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Testing the robustness of a linked-ecosystem trophic model of the Great Barrier Reef, World Heritage Area

Gribble, N. A. (2009) Testing the robustness of a linked-ecosystem trophic model of the Great Barrier Reef, World Heritage Area. In: Interfacing Modelling and Simulation with Mathematical and Computational Sciences: The 18th World IMACS Congress and MODSIM09 International Congress on Modelling and Simulation, 13-17 July 2009, Cairns, Australia.


Article Link: https://www.mssanz.org.au/modsim09/F6/gribble.pdf


This presentation summarises the results of an international collaboration between the University of British Columbia, Aquatic Ecosystems Research Laboratory, and the Department of Primary Industries and Fisheries, Queensland. The project represented a unique opportunity to test the robustness (c.f. validation) of a large scale ecological model of one of Australia's iconic natural wonders; the linked-ecosystems of the Great Barrier Reef. (GBR) The original ECOPATH EwE©, GBR ecosystem models were based on survey data of 1000 taxa from a 10,000 sq nautical mile cross-shelf transect of the far northern Great Barrier Reef. Although large, this area is only a small proportion of the GBR in its entirety. In 2007 however, we completed comprehensive surveys of the entire reef as part of the CSIRO, AIMS, QM, DPI&F, ReefCRC; “Mapping seabed biodiversity of the Great Barrier Reef”. These surveys provided a larger dataset to test the models against; i.e., to validate them. Not only is validation of large-scale ecological models rare anywhere in the world, but the validated GBR models would potentially provide one of the few tested ecosystem based management (EBM) tools available. Two methods of testing the models were trialled: 1. Various scenarios of fishing effort profiles, time-scales, and tuning the model for species vulnerabilities were trialled to attempt to understand the dynamics of the model. Following this painstaking process, visual comparisons were run for the temporal simulations of biomass profiles against the ensuing 10 year time-series of logbook CPUE for species groups taken in the Trawl, Reef-line, and inshore Gill Net fisheries (as the estimate of “observed” changes in relative biomass of those species groups). 2. Spatial expansion of the GBR Linked-ecosystem model to a more realistic GIS basemap of the whole GBR. Habitat type from the smaller GBR Linked-ecosystem cross-shelf simulations were assigned to depth contours that were available in the larger GBR GIS Map. Visual comparisons were then possible between the models predicted spatial distributions of species groups over the whole GBR, against those observed from survey data obtained by the “Mapping seabed biodiversity of the Great Barrier Reef” project. Within a tightly controlled set of constraints the current model does provide useful predictions of the cumulative impacts of the Trawl, Reef-line, and inshore Gill Net fisheries on the “virtual” GBR cross-shelf. The expansion of the model to the full GBR will require a re-specification of the basic model; however, useful predictions can be made of the impacts of fishing if these are treated as hypotheses that need independent testing. The latter is probably a general caveat that should be applied to the output from any model.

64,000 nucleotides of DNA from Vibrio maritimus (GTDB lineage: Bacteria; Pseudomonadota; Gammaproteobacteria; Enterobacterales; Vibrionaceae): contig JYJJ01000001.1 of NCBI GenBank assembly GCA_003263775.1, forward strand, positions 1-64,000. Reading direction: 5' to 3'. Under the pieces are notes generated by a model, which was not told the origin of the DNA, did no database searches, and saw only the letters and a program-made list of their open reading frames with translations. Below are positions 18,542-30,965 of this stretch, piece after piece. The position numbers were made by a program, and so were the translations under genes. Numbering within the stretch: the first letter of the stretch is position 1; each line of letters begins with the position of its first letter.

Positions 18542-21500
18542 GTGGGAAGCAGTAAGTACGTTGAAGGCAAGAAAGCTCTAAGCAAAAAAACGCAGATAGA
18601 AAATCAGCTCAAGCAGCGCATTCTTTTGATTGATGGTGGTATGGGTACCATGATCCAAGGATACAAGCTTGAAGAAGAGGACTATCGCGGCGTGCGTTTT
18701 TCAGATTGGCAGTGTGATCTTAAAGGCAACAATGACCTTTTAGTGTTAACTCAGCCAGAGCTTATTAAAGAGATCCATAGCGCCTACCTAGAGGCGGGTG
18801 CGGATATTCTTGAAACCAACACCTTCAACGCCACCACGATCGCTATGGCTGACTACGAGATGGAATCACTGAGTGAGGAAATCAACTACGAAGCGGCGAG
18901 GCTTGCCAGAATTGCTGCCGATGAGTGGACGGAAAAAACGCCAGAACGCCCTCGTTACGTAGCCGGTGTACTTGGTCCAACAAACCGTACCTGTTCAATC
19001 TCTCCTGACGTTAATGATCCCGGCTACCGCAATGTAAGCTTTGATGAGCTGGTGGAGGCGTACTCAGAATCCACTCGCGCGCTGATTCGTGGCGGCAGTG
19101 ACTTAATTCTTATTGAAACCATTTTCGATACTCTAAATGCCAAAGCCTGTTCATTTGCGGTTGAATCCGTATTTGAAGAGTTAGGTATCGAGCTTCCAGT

Item Type:Conference or Workshop Item (Paper)
Subjects:Science > Statistics > Simulation modelling
Aquaculture and Fisheries > Fisheries > By region or country > Australia > Great Barrier Reef
Live Archive:20 Feb 2024 23:01
Last Modified:20 Feb 2024 23:01

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